I wish to estimate a variogram for spatially distributed price data in Tanzania. I'm new to both spatial statistics and gstat, and have a couple questions.

(1) I can SEE spatial patterns in price, and moran's I is about 0.2, so I know there is spatial correlation. But when I plot my variogram using the code below, semivariance is flat across distance. (Screenshot in dropbox link below, as well as the tzprice1 shapefile for replication.) Why would this be? Perhaps I need to specify smaller intervals, and a smaller range? And if so, how?

tzprice1_v <- tzprice1[!is.na(tzprice1@data$prodp), ]
pr.v <- variogram(prodp ~1, tzprice1_v)

(2) I am unable to estimate the variogram using fit.variogram, and I'm guessing that this is because the underlying data don't show the right shape. Is this correct? But just in case, I'm using the code below... is it correct to simply guess the sill, nugget, and range starting values in this way, from the plot that I did above?

fit.variogram(pr.v, vgm(psill=.125,"Exp",range=200,nugget=.1))

Shapefile and screenshot here: https://www.dropbox.com/sh/oad1xfcpcugkulh/AACec_FuUZqCHR9-Jicohgm9a?dl=0

2 Answers 2


If you make your variogram go a bit further you can start to see some structure:

> pr.v <- variogram(prodp ~1, tzprice1_v, cutoff=1500, width=1500/8)
> plot(pr.v)

enter image description here

You can then fit a variogram if you use a different fit weighting method:

> fv = fit.variogram(pr.v, vgm(psill=.05,"Exp",range=80,nugget=.15),fit.method=1)
> plot(pr.v, fv)

enter image description here

Or with fit.method=6:

enter image description here

which seems to give the last point enough weight to bring the curve down a bit.

The next thing to do is to compute your predictions and see if either of these variograms make any significant difference to the predictions and SEs.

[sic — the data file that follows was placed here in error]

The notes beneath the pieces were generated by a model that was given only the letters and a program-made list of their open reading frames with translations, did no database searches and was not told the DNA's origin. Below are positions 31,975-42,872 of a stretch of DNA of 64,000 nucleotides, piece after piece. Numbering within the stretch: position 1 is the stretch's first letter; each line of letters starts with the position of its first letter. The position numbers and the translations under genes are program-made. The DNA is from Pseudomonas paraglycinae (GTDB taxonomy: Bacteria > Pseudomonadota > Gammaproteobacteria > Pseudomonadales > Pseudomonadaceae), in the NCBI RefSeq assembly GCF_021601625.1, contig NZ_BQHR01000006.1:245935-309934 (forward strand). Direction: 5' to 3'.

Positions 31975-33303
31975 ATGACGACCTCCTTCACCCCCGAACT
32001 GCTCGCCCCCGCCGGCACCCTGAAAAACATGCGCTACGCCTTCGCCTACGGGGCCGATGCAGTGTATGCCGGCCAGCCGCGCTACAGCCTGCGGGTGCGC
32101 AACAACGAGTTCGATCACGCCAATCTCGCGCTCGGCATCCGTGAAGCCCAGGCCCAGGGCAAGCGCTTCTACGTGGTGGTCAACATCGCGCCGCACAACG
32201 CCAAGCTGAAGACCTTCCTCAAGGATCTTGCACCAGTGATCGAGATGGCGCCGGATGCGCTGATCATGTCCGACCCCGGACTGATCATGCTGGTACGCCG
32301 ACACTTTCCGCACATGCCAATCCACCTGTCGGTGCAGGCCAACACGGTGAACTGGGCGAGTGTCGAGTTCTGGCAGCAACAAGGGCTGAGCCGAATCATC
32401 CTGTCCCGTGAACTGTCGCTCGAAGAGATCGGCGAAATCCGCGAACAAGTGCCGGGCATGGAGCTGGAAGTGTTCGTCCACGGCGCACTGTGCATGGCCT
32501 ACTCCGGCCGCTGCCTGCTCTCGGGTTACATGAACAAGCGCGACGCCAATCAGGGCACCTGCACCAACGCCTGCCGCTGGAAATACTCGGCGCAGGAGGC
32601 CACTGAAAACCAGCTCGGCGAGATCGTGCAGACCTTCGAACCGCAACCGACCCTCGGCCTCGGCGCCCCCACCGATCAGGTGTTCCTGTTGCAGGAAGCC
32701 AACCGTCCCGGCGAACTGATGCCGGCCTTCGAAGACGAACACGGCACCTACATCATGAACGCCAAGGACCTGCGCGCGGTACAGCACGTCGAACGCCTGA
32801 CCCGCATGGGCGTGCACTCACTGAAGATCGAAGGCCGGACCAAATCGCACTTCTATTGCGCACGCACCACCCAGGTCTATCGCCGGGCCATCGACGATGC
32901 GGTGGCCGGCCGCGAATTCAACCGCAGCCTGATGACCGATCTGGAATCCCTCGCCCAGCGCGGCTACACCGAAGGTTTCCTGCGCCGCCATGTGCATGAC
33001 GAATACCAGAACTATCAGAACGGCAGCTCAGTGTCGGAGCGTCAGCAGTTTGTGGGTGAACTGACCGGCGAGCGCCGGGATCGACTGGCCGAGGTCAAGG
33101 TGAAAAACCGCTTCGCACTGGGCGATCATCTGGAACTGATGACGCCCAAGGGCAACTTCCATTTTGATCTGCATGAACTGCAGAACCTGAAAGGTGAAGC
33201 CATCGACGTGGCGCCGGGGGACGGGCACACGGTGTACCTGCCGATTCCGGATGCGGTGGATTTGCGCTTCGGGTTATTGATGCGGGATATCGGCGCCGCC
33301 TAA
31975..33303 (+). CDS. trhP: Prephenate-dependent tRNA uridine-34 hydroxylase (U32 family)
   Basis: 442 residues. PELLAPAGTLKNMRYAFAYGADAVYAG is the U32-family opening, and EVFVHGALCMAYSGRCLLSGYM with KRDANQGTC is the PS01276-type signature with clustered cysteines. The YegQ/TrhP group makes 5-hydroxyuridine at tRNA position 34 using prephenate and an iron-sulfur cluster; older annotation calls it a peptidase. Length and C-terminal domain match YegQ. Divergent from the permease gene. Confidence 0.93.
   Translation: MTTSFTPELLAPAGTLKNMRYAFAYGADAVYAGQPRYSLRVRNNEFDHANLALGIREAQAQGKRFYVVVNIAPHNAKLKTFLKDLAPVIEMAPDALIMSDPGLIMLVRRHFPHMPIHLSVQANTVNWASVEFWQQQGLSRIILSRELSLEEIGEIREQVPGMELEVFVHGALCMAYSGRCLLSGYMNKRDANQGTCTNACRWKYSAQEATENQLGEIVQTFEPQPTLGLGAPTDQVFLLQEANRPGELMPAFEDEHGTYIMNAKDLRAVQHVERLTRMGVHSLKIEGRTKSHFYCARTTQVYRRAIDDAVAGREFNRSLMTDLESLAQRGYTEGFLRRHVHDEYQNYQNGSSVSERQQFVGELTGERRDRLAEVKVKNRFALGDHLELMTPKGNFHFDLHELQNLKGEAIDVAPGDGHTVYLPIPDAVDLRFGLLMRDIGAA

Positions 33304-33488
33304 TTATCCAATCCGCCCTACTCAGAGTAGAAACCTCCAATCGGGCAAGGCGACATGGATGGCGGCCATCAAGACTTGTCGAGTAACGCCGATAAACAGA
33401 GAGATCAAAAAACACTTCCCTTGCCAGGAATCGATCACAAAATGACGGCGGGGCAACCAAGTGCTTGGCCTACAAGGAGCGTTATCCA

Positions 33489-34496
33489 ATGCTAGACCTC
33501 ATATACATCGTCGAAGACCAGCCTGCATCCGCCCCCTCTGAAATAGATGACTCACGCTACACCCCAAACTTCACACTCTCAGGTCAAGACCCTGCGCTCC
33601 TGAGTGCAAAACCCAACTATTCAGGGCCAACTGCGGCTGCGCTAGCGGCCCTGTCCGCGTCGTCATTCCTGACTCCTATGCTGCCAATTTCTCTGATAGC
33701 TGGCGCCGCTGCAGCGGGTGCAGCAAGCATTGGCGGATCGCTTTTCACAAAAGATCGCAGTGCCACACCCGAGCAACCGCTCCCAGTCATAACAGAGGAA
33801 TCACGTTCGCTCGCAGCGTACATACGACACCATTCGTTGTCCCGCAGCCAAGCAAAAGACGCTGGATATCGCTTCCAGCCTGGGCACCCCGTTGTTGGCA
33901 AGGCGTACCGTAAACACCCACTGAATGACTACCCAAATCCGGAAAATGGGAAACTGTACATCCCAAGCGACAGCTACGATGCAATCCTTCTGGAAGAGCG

What is going on is that you have spatial correlation over a large scale which seems to be due to trends in the data - you might do better to fit a linear or polynomial trend surface when kriging to soak up most of the large-scale correlation.

  • In the fit.variogram() function vgm(psill=.05,"Exp",range=80,nugget=.15) looks a little bit strange. (I mean, too small psill and too small range.) A typo, maybe?
    – Kazuhito
    Mar 20, 2018 at 1:10
  • No typo, that's the initial value, the fitted value looks to be very different - I should maybe have printed it out.
    – Spacedman
    Mar 20, 2018 at 8:01
  • I agree we do not have to worry too much about the initial value in vgm(). Then vgm("Exp") could be enough?... if we are using the latest gstat.
    – Kazuhito
    Mar 20, 2018 at 8:40
  • This is incredibly, incredibly helpful. Thank you SO much! A few quick follow-ups. (1) This distance is in km, correct? Since unprojected? (2) If so, the semivariance data -- never mind the fitted function -- implies that the bulk of spatial correlation happens w/in 900-1000km, right? That's where the semiv. plateaus. (3) But the fitted model gives a range of ~519. Why? (4) The fitted model seems poor, to me; a polynomial would allow the slope to descend. Why are the only options linear and exponential?
    – Leah Bevis
    Mar 23, 2018 at 19:50

I would go for the automap package:

fit.vgm = autofitVariogram(prodp ~1, tzprice1_v, model = "Exp")
plot(pr.v, fit.vgm$var_model)

enter image description here

On the other hand though, I'm not a statistician - I work with variograms more empirically which I guess I shouldn't recommend. I am not able to answer your question about possible ways of estimating variogram parameters, nor am I able to tell which variogram model would me the most appropriate (it seems like some sort of Wave pattern in your data but this theoretical variogram didn't fit to your empirical variogram).

  • In a Kriging model, this semivariogram would be estimating nothing but error (pure nugget effect). Please see the post from Spacedman on some semivariograms that, given the data, would be providing more correct estimates. Mar 19, 2018 at 15:34
  • @JeffreyEvans Thanks - yes, those variograms look much better :-) As I said, I'm using it more mechanically as I employ kriging in routine operations where I can't manually check the data. This was just one of the options that R offers.
    – Janina
    Mar 20, 2018 at 9:12

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